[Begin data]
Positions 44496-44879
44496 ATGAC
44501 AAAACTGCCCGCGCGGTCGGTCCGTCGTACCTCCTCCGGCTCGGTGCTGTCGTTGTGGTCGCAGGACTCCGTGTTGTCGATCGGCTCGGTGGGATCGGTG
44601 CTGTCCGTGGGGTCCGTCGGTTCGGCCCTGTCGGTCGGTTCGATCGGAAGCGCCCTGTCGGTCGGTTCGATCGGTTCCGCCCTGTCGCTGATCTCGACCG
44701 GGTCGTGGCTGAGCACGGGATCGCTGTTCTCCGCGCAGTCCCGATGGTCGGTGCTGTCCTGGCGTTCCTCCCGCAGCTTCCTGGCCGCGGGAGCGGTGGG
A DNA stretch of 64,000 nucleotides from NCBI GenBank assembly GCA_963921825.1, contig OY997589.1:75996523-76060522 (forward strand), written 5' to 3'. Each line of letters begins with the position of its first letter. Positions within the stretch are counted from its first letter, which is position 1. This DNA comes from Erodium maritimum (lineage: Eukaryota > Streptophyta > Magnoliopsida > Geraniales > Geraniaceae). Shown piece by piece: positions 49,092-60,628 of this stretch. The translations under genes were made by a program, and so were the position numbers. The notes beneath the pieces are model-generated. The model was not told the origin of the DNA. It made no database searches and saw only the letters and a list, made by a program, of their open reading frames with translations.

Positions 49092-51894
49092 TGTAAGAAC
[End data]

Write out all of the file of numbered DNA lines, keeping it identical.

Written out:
Positions 44496-44879
44496 ATGAC
44501 AAAACTGCCCGCGCGGTCGGTCCGTCGTACCTCCTCCGGCTCGGTGCTGTCGTTGTGGTCGCAGGACTCCGTGTTGTCGATCGGCTCGGTGGGATCGGTG
44601 CTGTCCGTGGGGTCCGTCGGTTCGGCCCTGTCGGTCGGTTCGATCGGAAGCGCCCTGTCGGTCGGTTCGATCGGTTCCGCCCTGTCGCTGATCTCGACCG
44701 GGTCGTGGCTGAGCACGGGATCGCTGTTCTCCGCGCAGTCCCGATGGTCGGTGCTGTCCTGGCGTTCCTCCCGCAGCTTCCTGGCCGCGGGAGCGGTGGG
A DNA stretch of 64,000 nucleotides from NCBI GenBank assembly GCA_963921825.1, contig OY997589.1:75996523-76060522 (forward strand), written 5' to 3'. Each line of letters begins with the position of its first letter. Positions within the stretch are counted from its first letter, which is position 1. This DNA comes from Erodium maritimum (lineage: Eukaryota > Streptophyta > Magnoliopsida > Geraniales > Geraniaceae). Shown piece by piece: positions 49,092-60,628 of this stretch. The translations under genes were made by a program, and so were the position numbers. The notes beneath the pieces are model-generated. The model was not told the origin of the DNA. It made no database searches and saw only the letters and a list, made by a program, of their open reading frames with translations.

Positions 49092-51894
49092 TGTAAGAAC